However, a word of caution: don’t eliminate too many options at this point. It is better to overshoot the number of schools to which you apply. Often it takes actually the firsthand experience of visiting the school (i.e. on interviews, revisit weekends, etc) to determine if you would attend. M.D./Ph.D. applicants traditionally apply to fewer schools than their M.D.-only counterparts, usually somewhere in the range of 10-15. Perhaps this is because they have stronger academic records. Or maybe there are fewer schools in which they are interested. The point is that you’ll have to decide to how many you will apply by assessing the strength of your academic record, research experience, letters of recommendation, and other factors.
Given that the AMCAS is a primary application received by medical schools, and is NOT a graduate school application (or M.D./Ph.D. application for that matter), we suggest that you save detailed descriptions of your research for the M.D./Ph.D. applications that come with secondaries. Instead, write essays such as the personal statement with medicine in mind. It is fine to talk about science and your research background,but remember that medical school admissions committees read these essays and may be a little worried if you present yourself as only interested in science. You might mention something about the interface of science and medicine in your essays, but the main focus should be on the experiences that have led you on the path to becoming a physician. Remember, there are no steadfast rules and individual experiences have been highly variable. Usually it is best to present yourself as a thoughtful individual with a passion for both medicine and science. You will be required to carefully bridge the dichotomy between degrees many times over throughout the application process (not to mention in your career as a physician-scientist). So tread lightly and use your common sense.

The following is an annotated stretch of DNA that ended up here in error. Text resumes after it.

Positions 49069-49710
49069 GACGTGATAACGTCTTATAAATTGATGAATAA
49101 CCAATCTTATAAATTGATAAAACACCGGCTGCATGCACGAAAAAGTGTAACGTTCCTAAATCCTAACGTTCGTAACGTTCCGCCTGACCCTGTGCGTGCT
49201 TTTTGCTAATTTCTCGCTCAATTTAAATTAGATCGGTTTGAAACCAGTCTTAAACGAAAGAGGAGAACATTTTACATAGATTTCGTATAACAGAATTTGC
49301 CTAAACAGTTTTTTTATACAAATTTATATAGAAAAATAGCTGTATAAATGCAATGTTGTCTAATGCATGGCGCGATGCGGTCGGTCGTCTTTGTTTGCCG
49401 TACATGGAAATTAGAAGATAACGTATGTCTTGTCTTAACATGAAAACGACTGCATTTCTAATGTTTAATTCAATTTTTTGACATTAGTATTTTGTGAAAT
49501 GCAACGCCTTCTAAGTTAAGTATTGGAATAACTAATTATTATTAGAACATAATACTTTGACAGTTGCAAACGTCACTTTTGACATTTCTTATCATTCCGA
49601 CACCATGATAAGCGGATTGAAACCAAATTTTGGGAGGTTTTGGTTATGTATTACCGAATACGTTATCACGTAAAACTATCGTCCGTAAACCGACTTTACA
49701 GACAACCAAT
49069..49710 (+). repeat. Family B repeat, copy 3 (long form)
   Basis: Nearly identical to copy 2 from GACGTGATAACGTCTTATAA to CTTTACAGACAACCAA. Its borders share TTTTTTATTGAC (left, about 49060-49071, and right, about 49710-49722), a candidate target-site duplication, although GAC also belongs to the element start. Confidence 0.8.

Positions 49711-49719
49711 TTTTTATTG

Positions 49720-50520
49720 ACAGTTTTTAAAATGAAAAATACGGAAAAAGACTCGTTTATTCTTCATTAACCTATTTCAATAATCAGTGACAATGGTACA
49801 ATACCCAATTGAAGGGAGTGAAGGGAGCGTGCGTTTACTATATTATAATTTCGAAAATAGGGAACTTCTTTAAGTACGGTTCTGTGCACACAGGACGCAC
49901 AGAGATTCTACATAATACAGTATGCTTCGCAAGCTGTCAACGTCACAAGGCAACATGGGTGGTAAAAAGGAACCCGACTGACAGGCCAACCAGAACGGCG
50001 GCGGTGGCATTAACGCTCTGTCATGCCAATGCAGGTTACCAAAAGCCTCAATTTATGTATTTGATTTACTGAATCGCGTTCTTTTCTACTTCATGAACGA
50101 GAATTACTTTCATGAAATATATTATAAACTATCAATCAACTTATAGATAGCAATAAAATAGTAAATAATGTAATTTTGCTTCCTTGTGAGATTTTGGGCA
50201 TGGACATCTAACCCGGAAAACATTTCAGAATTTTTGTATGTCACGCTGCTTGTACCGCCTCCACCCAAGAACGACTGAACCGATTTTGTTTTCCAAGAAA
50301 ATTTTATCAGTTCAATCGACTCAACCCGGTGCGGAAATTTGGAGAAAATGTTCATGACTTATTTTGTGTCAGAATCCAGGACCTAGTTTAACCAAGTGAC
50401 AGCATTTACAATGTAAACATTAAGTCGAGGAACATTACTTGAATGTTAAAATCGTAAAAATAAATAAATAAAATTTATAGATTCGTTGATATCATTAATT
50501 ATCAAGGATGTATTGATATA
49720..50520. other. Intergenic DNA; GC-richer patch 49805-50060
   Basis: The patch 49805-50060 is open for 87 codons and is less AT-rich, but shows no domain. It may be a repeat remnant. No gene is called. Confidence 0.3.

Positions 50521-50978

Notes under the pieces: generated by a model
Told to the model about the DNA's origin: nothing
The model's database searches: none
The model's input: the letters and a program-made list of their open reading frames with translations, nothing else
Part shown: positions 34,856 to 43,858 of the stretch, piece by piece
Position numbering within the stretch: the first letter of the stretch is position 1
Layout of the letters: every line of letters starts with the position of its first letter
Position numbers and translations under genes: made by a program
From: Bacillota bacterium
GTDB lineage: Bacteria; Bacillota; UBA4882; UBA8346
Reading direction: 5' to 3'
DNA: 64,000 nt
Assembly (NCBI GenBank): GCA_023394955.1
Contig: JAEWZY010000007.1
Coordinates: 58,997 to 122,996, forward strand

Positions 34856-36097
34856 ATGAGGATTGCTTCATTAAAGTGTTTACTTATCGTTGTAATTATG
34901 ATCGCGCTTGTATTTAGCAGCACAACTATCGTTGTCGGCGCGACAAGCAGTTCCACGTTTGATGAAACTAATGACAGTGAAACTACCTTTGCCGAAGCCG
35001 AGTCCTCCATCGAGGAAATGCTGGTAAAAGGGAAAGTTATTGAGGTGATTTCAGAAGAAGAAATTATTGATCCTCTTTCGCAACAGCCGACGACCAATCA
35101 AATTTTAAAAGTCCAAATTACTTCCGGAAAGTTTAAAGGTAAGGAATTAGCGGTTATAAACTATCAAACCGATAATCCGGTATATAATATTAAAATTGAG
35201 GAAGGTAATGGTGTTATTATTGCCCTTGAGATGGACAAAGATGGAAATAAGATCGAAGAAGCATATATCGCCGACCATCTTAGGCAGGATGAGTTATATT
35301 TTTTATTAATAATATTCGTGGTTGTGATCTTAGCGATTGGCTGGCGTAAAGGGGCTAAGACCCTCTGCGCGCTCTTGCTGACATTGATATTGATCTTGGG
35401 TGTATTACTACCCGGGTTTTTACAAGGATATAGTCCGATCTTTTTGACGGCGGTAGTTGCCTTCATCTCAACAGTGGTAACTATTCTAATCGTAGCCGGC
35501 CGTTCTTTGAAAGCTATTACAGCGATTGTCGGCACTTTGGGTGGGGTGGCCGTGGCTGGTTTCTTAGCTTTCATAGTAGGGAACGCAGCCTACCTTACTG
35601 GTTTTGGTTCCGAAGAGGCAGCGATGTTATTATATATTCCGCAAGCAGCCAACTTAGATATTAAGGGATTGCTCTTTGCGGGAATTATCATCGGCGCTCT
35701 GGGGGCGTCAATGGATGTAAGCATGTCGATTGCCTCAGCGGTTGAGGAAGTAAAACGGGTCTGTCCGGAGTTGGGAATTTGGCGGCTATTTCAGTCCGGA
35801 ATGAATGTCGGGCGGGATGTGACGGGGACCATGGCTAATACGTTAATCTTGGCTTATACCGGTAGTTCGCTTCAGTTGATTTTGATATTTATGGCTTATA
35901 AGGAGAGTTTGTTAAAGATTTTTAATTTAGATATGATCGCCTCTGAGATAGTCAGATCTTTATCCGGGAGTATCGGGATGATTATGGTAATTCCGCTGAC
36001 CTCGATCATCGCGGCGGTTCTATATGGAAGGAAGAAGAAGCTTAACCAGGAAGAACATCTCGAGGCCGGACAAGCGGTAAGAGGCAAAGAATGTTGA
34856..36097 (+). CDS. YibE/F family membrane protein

So, you have finally finished the primary application and have gotten to breathe a big sigh of relief. Enjoy it because when secondaries hit your mailbox, you’ll be taking on a full-time job. Not only will you be required to fill out the multitude of medical school secondaries, but you’ll have to complete the additional enclosed M.D./Ph.D. applications. This is by no means a trivial task. Although you will be tempted to make a half-hearted effort here, don’t forget that the secondaries are at least as important as the AMCAS application.
Schools differ in their procedure for sending out secondaries. Some screen applicants based on the primary application, but others automatically send a secondary to all who use AMCAS. Secondaries typically ask for additional information, including essay-style responses to profound questions such as “What makes you special?” They typically want additional personal information, volunteering hours, research experiences, etc. Don’t take these questions lightly. It is best to work on one application at a time, in a thorough manner. You will see that secondaries get exponentially easier to complete with each additional one, as you can cut and paste essay responses. Some secondaries ask if you are applying M.D./Ph.D. Others ask to specify either 1) M.D., 2) M.D./Ph.D. only, or 3) both. There usually isn’t a disadvantage to specifying the third option, but if you select the second, you probably won’t be considered for just the M.D. if you don’t get in for the M.D./Ph.D. program. Yet other secondaries don’t ask you to specify, and simply include an additional application specific for M.D./Ph.D. applicants. You are still required to fill out everything, including the secondary.
Frankly, the process of what to fill out is somewhat confusing for M.D./Ph.D. applicants. Most secondaries are fairly straightforward, even if applying M.D./Ph.D. However, some do not have an integrated process, and thus you must apply separately to both the medical and graduate schools. We recommend that you check with your schools of interest for the proper procedure. Also, if you have any questions, feel free to give the program administrator a phone call. Unlike M.D.-only admissions officers, M.D./Ph.D. administrators deal with a limited group of applicants each year. Consequently, they are considerably less stressed and often more willing to go the extra mile for you.